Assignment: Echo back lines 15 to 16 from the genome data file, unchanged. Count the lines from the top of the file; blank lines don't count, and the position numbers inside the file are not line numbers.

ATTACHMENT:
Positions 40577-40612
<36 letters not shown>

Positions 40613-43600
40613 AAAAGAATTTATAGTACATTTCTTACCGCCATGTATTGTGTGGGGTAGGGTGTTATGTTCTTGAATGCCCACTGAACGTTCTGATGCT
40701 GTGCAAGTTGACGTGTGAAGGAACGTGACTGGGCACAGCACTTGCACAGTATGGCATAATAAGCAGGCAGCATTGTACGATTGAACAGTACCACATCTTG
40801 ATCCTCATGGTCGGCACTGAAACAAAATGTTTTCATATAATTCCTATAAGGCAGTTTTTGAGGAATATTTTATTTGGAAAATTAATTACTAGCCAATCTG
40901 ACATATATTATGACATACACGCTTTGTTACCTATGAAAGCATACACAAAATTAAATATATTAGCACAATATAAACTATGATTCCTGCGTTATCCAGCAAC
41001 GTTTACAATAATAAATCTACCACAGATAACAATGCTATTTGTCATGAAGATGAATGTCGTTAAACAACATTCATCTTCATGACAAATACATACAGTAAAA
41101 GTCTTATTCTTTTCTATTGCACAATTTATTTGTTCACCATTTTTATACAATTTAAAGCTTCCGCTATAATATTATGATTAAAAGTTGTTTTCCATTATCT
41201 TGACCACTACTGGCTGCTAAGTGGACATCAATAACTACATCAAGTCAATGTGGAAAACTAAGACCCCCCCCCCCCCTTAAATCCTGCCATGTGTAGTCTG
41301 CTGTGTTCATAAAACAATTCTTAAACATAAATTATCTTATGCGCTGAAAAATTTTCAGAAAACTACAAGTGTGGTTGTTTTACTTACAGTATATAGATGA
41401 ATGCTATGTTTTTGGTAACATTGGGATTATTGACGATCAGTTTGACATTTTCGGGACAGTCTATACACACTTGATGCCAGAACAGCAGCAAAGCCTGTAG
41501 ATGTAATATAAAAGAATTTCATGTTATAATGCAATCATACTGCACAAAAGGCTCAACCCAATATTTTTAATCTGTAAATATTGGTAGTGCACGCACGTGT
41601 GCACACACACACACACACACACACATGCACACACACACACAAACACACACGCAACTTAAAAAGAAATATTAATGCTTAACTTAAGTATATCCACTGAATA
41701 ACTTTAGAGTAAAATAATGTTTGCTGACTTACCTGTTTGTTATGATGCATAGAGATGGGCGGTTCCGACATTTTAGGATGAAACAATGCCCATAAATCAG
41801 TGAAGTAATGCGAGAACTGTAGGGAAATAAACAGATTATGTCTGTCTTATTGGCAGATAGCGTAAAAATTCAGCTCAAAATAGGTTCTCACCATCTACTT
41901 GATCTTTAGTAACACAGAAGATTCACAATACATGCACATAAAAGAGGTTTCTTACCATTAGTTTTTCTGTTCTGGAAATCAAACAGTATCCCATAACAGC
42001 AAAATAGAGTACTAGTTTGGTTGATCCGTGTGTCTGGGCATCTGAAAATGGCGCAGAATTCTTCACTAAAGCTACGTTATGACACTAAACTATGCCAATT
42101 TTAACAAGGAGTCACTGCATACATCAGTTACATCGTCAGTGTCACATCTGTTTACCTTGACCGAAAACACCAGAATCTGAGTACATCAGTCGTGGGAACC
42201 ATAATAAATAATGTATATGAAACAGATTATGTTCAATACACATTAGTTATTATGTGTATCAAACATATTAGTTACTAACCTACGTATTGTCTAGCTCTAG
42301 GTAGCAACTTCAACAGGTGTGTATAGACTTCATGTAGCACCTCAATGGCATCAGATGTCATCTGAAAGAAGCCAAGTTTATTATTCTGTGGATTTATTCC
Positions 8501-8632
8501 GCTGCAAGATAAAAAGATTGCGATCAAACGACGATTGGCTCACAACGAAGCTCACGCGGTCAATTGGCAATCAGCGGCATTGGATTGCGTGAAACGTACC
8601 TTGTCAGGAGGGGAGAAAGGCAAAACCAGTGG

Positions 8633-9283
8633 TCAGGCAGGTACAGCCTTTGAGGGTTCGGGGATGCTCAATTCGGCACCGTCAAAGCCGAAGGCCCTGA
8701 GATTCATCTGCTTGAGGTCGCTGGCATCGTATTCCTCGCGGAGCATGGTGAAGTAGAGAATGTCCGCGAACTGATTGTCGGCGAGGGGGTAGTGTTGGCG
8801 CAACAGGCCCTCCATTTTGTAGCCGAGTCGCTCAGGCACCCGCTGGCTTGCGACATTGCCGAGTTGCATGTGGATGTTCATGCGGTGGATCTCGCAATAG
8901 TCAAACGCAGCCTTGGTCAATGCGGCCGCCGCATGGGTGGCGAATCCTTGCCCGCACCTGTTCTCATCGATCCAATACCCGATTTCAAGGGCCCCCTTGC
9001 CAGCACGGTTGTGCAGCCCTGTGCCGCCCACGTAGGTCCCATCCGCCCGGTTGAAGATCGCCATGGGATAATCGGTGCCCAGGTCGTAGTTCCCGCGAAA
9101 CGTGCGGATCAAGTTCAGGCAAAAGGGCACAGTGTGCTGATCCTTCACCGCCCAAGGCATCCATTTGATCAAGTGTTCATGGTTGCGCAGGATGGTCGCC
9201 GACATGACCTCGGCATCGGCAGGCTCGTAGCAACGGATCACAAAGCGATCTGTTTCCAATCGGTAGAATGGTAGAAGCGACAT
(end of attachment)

41701 ACTTTAGAGTAAAATAATGTTTGCTGACTTACCTGTTTGTTATGATGCATAGAGATGGGCGGTTCCGACATTTTAGGATGAAACAATGCCCATAAATCAG
41801 TGAAGTAATGCGAGAACTGTAGGGAAATAAACAGATTATGTCTGTCTTATTGGCAGATAGCGTAAAAATTCAGCTCAAAATAGGTTCTCACCATCTACTT